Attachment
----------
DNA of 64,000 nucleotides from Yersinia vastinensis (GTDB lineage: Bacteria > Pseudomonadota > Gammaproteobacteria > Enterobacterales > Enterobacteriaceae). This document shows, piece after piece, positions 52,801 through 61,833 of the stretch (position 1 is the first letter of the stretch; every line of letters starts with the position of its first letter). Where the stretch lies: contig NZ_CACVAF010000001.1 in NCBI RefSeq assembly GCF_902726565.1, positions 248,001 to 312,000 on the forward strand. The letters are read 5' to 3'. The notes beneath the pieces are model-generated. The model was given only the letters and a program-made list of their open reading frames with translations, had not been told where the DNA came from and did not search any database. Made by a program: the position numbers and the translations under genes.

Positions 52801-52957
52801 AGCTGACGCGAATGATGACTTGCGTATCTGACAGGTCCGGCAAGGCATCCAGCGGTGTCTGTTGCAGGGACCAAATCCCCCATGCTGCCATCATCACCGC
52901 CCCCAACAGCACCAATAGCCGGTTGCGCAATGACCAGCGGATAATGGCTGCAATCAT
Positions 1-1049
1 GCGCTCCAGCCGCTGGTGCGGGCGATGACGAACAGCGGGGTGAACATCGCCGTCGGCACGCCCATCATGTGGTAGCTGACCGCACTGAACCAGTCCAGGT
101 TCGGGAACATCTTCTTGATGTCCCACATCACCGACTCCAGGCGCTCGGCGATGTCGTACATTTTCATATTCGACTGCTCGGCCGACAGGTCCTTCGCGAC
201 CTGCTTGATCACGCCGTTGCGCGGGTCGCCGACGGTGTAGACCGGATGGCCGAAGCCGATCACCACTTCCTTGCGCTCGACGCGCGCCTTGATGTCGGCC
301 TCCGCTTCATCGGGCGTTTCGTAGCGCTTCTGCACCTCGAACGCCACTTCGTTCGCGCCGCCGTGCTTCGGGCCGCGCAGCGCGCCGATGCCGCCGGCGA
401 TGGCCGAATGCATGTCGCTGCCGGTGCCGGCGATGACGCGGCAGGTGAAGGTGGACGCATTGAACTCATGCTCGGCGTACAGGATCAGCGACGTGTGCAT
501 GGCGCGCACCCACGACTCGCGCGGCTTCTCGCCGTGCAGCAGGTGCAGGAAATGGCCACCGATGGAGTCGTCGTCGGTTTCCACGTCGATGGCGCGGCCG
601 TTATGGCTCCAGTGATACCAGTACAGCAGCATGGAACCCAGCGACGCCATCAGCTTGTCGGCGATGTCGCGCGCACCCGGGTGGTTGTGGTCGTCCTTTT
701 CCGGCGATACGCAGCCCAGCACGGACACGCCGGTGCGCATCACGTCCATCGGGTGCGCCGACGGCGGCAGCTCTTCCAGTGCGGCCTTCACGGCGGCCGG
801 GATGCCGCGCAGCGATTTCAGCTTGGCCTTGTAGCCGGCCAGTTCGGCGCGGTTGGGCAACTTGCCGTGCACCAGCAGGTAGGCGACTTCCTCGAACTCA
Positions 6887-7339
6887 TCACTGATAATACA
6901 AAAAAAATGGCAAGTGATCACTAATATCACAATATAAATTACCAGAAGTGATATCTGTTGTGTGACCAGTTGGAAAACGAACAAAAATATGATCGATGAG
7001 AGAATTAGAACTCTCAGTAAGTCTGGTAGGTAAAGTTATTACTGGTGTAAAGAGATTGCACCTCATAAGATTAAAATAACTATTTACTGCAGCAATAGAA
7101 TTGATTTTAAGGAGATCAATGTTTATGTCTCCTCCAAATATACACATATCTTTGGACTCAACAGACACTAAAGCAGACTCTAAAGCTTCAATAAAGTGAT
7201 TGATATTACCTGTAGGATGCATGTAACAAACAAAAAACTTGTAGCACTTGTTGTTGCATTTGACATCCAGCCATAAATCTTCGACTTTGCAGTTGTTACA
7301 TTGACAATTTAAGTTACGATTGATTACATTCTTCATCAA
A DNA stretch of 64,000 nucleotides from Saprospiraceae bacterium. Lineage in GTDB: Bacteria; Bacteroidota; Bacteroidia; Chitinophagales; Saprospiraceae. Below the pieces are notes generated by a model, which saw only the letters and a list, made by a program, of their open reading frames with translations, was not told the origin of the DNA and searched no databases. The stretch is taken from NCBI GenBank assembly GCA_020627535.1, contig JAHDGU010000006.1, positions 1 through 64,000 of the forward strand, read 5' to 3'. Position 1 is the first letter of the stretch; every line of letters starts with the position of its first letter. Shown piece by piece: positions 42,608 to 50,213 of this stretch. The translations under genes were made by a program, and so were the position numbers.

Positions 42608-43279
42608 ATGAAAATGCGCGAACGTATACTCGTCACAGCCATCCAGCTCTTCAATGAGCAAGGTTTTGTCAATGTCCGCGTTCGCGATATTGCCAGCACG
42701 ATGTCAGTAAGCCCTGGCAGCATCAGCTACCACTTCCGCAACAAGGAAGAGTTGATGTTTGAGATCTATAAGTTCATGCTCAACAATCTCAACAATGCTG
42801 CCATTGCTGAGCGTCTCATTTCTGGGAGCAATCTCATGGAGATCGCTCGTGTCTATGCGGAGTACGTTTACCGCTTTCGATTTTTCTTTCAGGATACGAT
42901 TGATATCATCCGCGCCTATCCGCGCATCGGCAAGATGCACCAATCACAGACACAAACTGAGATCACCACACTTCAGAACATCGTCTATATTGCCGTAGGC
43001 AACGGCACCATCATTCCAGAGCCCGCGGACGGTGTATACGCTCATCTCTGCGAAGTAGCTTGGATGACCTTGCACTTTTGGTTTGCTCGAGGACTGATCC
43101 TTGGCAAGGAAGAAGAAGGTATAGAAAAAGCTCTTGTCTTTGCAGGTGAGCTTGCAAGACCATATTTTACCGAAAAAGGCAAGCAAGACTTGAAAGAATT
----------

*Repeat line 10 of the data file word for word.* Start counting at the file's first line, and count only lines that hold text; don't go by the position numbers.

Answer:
401 TGGCCGAATGCATGTCGCTGCCGGTGCCGGCGATGACGCGGCAGGTGAAGGTGGACGCATTGAACTCATGCTCGGCGTACAGGATCAGCGACGTGTGCAT